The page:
We cannot give an extensive examination of materialist biology here, but it suffices to observe that the natural principles of life, growth and reproduction have no analogue in the natural principles of simple bodies. Indeed, the teleology of organisms is fundamentally different from that of simple bodies. Whereas simple bodies only have "tendencies" to move or be at rest in particular directions, carried only by their inertia or other intrinsic properties, living organisms each grow toward a definite form, and then either propagate that form, or at least propagate enough traits for the offspring potentially to grow to some other definite form and generate its own offspring. This difference in teleology alone should give us pause before supposing that biology might be reducible to physics. Indeed, metaphysicians from antiquity through the early modern period have seen the teleology of nature as an insurmountable proof of the irreducibility of biology. Modern evolutionary theory does not abolish ontogenic teleology, and it only modifies reproductive teleology rather than nullify it. The supposition that these teleologies can somehow "emerge" from stochastic processes deserves critical examination, which we will pursue in another essay.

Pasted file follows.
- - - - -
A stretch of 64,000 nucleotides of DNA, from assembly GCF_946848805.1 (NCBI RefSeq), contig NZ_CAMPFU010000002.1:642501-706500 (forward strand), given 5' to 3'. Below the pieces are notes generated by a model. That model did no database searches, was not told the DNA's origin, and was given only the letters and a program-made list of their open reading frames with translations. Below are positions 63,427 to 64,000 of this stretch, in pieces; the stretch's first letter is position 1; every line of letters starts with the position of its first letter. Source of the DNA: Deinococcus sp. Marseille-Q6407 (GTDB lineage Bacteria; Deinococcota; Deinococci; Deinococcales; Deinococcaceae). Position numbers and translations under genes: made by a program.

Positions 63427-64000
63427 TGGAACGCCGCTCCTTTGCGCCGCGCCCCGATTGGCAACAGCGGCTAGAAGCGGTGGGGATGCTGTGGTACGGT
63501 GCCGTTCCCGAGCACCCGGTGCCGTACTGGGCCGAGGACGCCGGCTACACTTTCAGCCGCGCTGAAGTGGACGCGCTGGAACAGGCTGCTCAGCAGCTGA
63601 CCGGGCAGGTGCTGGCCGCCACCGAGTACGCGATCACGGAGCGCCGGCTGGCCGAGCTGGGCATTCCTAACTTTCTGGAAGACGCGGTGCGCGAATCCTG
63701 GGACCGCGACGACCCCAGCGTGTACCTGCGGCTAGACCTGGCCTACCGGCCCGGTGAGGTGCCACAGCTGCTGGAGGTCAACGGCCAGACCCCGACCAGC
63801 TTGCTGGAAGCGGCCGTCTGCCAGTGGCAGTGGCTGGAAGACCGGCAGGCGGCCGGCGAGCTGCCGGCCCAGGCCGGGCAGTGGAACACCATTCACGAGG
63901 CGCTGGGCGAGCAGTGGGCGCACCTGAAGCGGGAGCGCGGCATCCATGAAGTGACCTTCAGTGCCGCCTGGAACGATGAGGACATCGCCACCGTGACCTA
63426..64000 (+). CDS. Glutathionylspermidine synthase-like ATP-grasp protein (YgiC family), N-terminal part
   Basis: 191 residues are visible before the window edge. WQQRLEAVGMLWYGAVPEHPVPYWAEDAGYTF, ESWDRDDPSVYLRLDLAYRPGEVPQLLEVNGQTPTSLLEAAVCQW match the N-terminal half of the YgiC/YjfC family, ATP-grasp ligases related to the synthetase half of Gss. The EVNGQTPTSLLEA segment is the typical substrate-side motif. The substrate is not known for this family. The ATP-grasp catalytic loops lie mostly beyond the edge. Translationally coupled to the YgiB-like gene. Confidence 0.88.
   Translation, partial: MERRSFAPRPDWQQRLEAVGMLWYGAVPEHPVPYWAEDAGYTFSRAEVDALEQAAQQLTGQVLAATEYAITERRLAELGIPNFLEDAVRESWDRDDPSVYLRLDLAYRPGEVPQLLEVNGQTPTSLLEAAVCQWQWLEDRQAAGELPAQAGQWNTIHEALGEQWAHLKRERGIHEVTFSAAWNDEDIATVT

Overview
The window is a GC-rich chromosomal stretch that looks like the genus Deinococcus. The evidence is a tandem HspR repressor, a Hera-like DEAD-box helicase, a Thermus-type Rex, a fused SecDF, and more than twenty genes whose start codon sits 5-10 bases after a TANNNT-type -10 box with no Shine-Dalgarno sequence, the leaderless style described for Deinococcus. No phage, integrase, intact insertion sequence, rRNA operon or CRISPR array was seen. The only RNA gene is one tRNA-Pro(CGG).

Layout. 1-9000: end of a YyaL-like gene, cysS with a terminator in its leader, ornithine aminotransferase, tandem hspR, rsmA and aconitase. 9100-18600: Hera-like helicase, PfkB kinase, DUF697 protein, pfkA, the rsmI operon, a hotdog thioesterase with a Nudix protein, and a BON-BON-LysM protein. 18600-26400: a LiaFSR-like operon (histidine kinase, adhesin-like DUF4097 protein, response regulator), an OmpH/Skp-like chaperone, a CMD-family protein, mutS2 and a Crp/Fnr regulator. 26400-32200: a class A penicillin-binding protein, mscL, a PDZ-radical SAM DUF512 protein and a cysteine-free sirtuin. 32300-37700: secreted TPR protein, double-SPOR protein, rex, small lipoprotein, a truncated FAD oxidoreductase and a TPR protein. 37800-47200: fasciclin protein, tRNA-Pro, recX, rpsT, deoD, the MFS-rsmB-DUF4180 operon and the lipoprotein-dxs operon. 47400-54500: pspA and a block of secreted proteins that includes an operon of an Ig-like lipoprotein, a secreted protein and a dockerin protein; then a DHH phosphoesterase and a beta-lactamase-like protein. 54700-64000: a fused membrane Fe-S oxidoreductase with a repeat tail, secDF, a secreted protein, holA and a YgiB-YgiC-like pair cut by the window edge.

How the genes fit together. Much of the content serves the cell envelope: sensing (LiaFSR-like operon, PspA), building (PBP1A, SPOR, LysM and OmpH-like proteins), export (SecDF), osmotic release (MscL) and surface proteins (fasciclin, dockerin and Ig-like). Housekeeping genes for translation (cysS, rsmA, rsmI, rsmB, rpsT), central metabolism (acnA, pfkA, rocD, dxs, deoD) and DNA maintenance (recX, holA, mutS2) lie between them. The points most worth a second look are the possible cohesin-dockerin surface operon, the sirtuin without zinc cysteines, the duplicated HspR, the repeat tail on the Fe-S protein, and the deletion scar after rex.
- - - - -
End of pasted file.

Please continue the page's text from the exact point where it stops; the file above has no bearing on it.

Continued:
Given that the viable adult form of the organism is its telos, it becomes meaningful to speak of whether an organism is healthy or sick, fit or injured, sane or insane, and other normative judgments. All these assessments of the state or condition of an organism define good or bad with respect to the viably functioning adult form. We may speak of such states or conditions in terms of whether it increases or decreases the organism's ability to grow, survive, and propagate. Aristotle defines the metaphysical good as "dispositions of the perfect to the best, and by perfect I mean that which is disposed in accordance with its nature." This sort of teleology, which exists even in plants and primitive animals, does not suppose mental intentionality in nature, but simply defines the good as those states or conditions that help manifest an organism's telos, regardless of whether these conditions are achieved by mental intention.